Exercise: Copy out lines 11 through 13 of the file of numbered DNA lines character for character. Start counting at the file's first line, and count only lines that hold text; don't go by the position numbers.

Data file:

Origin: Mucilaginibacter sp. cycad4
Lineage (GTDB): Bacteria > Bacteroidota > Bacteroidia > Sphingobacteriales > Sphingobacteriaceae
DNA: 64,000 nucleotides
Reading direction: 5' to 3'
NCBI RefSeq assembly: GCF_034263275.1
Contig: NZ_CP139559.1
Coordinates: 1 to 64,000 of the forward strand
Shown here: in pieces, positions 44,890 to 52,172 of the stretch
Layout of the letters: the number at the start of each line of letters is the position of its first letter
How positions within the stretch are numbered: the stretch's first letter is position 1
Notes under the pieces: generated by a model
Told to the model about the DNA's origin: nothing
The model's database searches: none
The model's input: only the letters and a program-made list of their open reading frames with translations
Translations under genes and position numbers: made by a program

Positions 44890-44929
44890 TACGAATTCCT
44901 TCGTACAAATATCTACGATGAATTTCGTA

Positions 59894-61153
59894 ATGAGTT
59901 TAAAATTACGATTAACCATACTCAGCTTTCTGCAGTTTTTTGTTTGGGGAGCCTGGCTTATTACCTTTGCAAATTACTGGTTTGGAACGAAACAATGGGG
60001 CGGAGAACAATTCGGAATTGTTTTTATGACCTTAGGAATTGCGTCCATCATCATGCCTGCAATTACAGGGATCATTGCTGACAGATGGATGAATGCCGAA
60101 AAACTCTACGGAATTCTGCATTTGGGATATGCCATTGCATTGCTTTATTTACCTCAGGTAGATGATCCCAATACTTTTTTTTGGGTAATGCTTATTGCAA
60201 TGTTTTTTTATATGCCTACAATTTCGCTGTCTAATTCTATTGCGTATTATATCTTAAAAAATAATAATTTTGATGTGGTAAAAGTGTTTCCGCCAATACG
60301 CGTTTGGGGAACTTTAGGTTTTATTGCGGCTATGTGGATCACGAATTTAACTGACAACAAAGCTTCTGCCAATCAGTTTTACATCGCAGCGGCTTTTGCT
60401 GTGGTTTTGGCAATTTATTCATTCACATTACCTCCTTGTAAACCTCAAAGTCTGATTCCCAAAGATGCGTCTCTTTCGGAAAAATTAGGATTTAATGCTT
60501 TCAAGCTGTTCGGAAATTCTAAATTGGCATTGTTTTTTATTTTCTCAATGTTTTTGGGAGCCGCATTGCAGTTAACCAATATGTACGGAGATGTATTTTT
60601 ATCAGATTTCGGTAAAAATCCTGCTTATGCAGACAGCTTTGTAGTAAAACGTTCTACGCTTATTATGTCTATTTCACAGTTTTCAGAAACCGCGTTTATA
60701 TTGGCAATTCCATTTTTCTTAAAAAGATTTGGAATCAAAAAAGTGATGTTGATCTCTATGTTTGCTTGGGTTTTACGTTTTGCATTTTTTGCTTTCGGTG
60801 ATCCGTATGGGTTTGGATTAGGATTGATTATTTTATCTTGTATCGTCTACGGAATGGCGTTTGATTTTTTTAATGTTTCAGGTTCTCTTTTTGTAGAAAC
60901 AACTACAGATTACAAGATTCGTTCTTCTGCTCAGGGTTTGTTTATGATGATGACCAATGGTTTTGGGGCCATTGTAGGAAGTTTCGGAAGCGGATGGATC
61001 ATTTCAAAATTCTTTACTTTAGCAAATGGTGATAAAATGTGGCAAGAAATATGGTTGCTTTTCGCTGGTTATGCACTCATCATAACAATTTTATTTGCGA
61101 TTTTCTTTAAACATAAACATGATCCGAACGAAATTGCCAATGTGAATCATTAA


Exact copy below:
Notes under the pieces: generated by a model
Told to the model about the DNA's origin: nothing
The model's database searches: none